Under New York law, the duty to defend is broad and arises when there are any facts or allegations bringing the claim even potentially within the purchased protection. The court rejected the carrier’s argument that the University had to be a target of the investigations to trigger the “wrongful act” coverage. Rather, the fact that the University could face vicarious, supervisory, or derivative liability for Fine's actions was sufficient to trigger “wrongful act” coverage.
The court also concluded that the subpoenas were “claims” under each of two claim definitions within the policy. The court first held that a government subpoena is a “written demand . . . for non-monetary relief” covered by the policy. The court reasoned that the subpoenas were written demands for documents or testimony, and that the plain meaning of “relief” includes the obligation to produce documents or testimony. This holding was sufficient to establish coverage as a “claim” under the policy.
Yet, the court went further and held that the government subpoena fell within the second definition of “claim” within the policy. In particular, the grand jury subpoena was a “criminal . . . proceeding for . . .non-monetary relief . . . commenced by . . . return of an indictment, information or similar document.”
The court found the subpoena sufficiently similar to an indictment or information as to trigger coverage for two reasons. As an initial matter, the court reasoned that subpoenas are the primary tool used in government investigations, and a sensible businessperson would understand subpoenas to commence criminal proceedings as set out in the policy. Moreover, the court noted that the service of grand jury subpoenas triggers proceedings in the grand jury, just as the service of a complaint would commence a civil proceeding.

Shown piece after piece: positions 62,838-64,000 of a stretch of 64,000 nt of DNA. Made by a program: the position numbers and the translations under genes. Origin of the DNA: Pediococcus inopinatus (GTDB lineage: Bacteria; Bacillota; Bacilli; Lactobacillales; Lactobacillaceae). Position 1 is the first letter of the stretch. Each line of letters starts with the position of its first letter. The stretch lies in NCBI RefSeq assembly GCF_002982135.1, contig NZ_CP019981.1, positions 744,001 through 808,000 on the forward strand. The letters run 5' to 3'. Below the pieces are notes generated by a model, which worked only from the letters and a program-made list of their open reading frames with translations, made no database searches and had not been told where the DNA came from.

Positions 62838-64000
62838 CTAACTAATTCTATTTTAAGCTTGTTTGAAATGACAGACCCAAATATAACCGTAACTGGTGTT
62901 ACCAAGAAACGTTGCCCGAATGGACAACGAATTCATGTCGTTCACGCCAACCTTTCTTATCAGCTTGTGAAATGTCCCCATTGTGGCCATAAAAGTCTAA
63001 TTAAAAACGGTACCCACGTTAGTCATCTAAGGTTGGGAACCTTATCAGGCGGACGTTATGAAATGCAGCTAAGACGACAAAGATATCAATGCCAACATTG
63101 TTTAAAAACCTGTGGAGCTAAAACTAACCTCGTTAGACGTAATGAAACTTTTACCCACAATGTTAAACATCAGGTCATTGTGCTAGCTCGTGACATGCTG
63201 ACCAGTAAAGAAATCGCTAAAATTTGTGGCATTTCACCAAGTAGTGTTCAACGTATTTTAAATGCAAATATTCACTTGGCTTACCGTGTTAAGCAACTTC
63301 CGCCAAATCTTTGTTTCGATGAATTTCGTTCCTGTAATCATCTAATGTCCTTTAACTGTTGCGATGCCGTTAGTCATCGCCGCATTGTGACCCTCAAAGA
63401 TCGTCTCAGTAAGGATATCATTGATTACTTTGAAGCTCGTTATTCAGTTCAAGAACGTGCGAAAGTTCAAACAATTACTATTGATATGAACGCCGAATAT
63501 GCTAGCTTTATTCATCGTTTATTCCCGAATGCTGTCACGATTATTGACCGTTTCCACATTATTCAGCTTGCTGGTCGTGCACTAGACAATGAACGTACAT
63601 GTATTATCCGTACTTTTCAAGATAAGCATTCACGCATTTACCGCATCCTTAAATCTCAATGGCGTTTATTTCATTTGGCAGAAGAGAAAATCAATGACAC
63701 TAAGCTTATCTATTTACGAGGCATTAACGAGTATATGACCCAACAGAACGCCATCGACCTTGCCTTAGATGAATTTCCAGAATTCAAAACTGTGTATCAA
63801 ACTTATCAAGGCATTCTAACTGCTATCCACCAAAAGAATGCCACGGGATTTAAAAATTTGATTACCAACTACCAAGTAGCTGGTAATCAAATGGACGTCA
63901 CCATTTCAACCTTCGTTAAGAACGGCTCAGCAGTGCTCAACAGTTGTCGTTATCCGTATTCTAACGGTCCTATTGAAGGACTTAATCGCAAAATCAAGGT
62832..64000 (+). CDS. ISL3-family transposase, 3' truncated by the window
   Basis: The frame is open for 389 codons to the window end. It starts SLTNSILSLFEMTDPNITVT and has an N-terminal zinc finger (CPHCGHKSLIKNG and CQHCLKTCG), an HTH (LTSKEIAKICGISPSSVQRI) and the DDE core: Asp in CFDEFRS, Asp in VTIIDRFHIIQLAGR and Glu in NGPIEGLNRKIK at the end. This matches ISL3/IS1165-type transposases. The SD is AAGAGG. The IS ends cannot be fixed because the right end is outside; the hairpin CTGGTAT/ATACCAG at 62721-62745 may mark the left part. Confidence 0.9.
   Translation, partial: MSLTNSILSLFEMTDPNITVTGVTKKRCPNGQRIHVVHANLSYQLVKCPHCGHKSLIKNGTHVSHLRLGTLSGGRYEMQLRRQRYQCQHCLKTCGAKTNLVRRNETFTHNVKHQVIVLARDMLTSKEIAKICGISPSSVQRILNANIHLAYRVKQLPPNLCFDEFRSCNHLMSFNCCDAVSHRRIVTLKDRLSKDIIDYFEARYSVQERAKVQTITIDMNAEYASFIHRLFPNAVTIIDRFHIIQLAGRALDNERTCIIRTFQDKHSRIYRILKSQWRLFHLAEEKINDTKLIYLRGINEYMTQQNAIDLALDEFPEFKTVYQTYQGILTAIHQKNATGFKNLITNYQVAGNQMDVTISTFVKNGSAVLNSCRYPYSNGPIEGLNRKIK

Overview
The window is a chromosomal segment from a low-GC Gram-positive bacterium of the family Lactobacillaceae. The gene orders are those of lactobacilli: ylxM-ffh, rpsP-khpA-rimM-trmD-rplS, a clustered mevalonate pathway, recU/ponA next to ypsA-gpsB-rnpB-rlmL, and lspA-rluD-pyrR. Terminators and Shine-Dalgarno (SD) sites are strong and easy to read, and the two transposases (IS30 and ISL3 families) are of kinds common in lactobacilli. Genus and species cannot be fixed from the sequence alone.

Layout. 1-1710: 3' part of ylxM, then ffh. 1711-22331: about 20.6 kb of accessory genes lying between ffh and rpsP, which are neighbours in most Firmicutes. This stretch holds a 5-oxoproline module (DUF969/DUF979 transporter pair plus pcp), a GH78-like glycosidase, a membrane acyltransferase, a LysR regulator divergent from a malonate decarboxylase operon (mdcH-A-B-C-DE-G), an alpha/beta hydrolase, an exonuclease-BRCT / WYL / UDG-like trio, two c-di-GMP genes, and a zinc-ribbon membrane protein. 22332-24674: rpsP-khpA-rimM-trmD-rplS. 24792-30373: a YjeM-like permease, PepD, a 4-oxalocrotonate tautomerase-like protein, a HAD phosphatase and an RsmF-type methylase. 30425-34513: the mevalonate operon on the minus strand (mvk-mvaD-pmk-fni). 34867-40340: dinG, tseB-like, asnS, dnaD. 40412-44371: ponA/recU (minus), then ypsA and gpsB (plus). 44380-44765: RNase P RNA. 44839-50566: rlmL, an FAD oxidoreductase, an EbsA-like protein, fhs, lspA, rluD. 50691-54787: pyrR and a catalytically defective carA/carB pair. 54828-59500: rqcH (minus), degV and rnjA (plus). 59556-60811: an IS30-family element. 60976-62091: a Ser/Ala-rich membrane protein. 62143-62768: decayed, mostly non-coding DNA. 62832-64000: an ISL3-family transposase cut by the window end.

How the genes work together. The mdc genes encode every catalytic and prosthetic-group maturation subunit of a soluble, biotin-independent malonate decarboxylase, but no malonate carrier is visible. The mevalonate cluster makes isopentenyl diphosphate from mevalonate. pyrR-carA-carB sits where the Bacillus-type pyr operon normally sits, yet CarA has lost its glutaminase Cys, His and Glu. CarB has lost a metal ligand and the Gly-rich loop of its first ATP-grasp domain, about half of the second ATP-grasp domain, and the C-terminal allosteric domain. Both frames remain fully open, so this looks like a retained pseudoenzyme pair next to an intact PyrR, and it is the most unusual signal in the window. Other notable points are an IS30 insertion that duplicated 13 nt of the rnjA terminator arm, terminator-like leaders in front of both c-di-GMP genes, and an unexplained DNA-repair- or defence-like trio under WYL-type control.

For these reasons, the court found that the subpoenas triggered “wrongful act” coverage as defined by the policy, and were “claims” under either policy “claim” definition.
The court’s decision clarifies that common D&O policies may cover an organization’s costs in defending a government investigation, even during the initial phase of subpoena response. As many organizations forget, D&O policies typically extend coverage beyond directors and officers to include organizational liability. This recent decision illustrates that such coverage may include the costs of responding to government subpoenas. The “wrongful act” and “claims” definitions considered in the University’s case are similar to definitions used in many D&O policies. In light of the significant costs often incurred in responding to government subpoenas, organizations should look closely at their D&O policies for possible coverage in accordance with this decision.
Organizations responding to government subpoenas should carefully review their D&O policies, both to claim all available coverage and to ensure compliance with policy notification requirements. If you would like assistance, or if you have any questions about this LEGALcurrents, please contact any member of our Government and Internal Investigations practice group at (585) 232-6500.